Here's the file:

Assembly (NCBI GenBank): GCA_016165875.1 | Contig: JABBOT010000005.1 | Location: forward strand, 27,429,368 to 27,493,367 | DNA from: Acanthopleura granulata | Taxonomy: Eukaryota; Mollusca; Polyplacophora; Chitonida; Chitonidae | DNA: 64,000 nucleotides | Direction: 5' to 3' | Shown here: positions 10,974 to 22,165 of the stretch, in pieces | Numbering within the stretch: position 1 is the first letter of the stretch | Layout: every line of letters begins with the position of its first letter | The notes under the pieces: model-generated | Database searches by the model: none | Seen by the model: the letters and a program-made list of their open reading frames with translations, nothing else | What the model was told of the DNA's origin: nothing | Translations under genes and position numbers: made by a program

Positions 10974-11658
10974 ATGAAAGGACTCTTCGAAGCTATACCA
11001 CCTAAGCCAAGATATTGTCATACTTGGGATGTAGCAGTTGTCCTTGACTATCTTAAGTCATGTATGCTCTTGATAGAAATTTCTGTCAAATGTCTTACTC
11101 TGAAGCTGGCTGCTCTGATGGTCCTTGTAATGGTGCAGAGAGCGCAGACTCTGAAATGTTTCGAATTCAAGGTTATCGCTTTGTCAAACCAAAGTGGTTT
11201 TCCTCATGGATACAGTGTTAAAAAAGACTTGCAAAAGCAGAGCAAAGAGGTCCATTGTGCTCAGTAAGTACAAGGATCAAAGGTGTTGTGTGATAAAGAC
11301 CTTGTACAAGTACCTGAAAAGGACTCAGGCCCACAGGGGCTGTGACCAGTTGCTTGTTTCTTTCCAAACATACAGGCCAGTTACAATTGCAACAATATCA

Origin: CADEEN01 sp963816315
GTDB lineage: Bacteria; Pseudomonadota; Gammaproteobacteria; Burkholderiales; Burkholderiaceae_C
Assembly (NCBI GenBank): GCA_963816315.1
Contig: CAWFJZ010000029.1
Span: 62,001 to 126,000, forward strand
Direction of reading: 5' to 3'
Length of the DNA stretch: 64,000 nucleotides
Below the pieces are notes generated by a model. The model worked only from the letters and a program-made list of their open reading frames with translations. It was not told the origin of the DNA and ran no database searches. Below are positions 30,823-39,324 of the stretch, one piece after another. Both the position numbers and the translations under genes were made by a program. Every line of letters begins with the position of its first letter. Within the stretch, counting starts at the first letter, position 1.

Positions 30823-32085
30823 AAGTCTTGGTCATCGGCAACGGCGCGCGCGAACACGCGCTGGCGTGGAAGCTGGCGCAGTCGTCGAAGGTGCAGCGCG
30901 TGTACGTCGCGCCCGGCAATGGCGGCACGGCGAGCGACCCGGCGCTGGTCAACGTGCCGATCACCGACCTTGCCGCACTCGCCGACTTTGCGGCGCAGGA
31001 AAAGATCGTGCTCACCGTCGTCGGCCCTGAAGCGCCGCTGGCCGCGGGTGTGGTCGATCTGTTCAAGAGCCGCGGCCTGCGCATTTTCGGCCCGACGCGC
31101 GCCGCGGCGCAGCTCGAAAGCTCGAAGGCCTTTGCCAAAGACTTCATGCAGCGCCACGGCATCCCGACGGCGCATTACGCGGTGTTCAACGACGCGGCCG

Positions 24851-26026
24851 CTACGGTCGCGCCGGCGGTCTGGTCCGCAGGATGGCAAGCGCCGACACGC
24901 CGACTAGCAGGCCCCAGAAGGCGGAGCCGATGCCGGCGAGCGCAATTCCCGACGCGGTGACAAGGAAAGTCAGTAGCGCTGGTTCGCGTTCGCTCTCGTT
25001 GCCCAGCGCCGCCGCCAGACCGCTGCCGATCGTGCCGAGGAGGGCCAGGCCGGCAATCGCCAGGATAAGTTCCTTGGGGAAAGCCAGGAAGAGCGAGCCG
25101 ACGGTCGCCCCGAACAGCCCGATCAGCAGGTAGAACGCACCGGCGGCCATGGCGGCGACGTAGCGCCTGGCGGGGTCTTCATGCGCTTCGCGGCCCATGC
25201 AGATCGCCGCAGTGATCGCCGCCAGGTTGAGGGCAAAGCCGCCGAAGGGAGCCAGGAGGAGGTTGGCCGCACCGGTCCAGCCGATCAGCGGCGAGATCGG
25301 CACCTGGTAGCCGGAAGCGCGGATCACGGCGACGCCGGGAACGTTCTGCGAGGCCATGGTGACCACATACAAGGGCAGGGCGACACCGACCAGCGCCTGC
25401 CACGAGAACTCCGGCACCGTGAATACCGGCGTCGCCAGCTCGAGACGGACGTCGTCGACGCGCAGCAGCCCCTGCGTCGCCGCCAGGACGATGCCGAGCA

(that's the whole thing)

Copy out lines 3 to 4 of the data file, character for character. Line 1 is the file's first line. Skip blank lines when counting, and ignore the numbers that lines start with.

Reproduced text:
10974 ATGAAAGGACTCTTCGAAGCTATACCA
11001 CCTAAGCCAAGATATTGTCATACTTGGGATGTAGCAGTTGTCCTTGACTATCTTAAGTCATGTATGCTCTTGATAGAAATTTCTGTCAAATGTCTTACTC